My second thought, however, is that sometimes this great boost in readily available knowledge encourages people to suggest the opposite: that because of these technologies, we won’t need to learn things. I do think certain kinds of skills may become obsolete, but not all of them. The calculator eliminated the need for slide rules, but we still need to understand arithmetic to use a calculator. It takes knowledge to learn knowledge, so I’m highly skeptical of claims that LLMs or ChatGPT will reduce the demand for education.
Q: Some people claim that they can increase their reading speed and can read a book in 2 or 3 days. What are your thoughts on that?
I’ve covered the research on speed reading here. Spoiler alert: speed reading is just a strategic kind of skimming. It may be helpful for some things, but ridiculous speeds invariably result in comprehension loss.
But I can also say I regularly read books in 2-3 days, and I don’t think you need speed reading for that. Reading lots of books is largely about just sitting down and reading continuously for enough time to get through it. Similarly, you don’t need to be a speed-tv-watcher to binge an entire Netflix series over a weekend … you just need to watch a lot of television.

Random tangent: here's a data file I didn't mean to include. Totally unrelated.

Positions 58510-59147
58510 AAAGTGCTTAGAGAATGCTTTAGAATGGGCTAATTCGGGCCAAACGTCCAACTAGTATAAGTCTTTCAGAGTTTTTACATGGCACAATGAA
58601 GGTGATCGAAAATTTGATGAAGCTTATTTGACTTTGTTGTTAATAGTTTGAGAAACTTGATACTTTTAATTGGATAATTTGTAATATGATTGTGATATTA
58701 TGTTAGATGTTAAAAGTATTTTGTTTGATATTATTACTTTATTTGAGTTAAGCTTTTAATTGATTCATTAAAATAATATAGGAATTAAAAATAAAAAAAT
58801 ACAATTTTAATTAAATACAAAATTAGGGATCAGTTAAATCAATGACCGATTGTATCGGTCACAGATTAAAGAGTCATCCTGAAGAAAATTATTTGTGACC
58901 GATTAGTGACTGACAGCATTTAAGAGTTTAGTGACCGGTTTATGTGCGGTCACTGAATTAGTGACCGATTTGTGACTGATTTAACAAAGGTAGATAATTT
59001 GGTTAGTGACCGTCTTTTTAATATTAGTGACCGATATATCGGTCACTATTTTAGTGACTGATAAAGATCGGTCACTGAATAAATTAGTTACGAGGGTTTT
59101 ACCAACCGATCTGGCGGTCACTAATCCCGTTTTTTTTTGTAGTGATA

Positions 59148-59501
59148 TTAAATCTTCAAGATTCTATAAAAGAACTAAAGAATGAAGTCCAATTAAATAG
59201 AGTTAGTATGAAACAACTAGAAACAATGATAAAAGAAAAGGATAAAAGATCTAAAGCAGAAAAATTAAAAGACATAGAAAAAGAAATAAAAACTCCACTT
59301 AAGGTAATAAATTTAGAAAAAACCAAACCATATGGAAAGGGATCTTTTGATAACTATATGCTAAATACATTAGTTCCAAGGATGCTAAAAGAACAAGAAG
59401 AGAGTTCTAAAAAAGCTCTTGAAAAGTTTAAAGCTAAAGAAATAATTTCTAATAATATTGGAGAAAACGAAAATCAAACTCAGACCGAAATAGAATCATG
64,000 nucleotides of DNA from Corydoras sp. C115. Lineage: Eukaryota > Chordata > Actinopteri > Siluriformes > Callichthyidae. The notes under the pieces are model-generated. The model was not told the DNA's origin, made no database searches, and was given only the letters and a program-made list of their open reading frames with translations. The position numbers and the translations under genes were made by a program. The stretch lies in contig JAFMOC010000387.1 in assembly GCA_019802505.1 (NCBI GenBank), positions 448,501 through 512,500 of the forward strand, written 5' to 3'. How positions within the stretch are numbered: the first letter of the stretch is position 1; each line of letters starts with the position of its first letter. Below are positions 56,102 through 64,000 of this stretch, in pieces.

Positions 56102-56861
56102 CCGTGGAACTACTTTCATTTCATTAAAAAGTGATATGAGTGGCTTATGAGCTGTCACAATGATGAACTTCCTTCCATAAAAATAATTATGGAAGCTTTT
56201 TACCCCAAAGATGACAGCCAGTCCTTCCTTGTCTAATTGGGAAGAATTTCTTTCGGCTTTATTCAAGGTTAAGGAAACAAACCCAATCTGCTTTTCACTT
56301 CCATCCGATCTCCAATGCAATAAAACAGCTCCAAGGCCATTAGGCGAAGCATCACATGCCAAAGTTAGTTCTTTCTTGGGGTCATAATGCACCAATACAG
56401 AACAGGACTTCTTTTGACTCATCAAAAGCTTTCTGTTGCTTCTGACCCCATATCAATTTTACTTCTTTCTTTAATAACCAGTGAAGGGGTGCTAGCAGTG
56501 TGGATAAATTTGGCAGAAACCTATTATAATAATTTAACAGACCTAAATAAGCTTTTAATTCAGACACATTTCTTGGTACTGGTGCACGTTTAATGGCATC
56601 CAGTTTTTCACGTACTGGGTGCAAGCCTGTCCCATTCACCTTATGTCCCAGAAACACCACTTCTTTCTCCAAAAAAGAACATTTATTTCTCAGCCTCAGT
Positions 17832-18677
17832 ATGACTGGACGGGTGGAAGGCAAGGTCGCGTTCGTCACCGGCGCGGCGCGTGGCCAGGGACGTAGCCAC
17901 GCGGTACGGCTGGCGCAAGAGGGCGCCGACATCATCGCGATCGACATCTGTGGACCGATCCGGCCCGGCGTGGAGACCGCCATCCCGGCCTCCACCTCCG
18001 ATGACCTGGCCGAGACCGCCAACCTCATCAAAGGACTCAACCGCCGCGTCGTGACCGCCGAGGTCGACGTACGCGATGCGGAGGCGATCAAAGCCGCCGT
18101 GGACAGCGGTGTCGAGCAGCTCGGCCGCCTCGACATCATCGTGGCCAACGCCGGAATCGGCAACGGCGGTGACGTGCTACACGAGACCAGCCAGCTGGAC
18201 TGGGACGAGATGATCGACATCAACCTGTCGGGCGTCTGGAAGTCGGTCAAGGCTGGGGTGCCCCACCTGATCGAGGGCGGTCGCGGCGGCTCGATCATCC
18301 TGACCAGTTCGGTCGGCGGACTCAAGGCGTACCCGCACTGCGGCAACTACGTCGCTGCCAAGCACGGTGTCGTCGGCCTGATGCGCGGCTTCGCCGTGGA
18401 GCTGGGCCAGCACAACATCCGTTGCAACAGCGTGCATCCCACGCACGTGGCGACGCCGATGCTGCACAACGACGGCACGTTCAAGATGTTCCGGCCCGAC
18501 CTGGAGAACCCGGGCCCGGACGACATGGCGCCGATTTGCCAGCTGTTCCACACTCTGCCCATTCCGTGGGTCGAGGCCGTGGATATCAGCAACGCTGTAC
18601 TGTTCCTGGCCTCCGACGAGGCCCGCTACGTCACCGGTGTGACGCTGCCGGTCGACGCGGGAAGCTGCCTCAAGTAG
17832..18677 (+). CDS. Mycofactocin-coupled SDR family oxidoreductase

Q: How important do you think SRS [spaced-repetition systems] are for learning about history?
I am trying to read about different periods but I find myself bogged down between the extremes of 1) not having enough background knowledge to get through the books I’m reading and 2) wasting time creating and reviewing flashcards that are basic but too far divorced from their subject matter, e.g. birth years/deaths of Caesar or locations of Sparta/Thebes for Greece.
Would a more intelligent approach be to just immerse myself in children’s/young adult history readers first to get an intuition for the stories of history before delving into SRS for specific things, if at all? And moreover, is there anything you’d recommend putting in SRS at all for history?
For broad, knowledge-based subjects that you’re trying to understand informally (i.e., not trying to pass a particular exam or produce a piece of scholarship), I think the best possible thing you can do is read a lot. Knowledge begets knowledge. The more you read, the more background knowledge you possess, which makes further reading easier.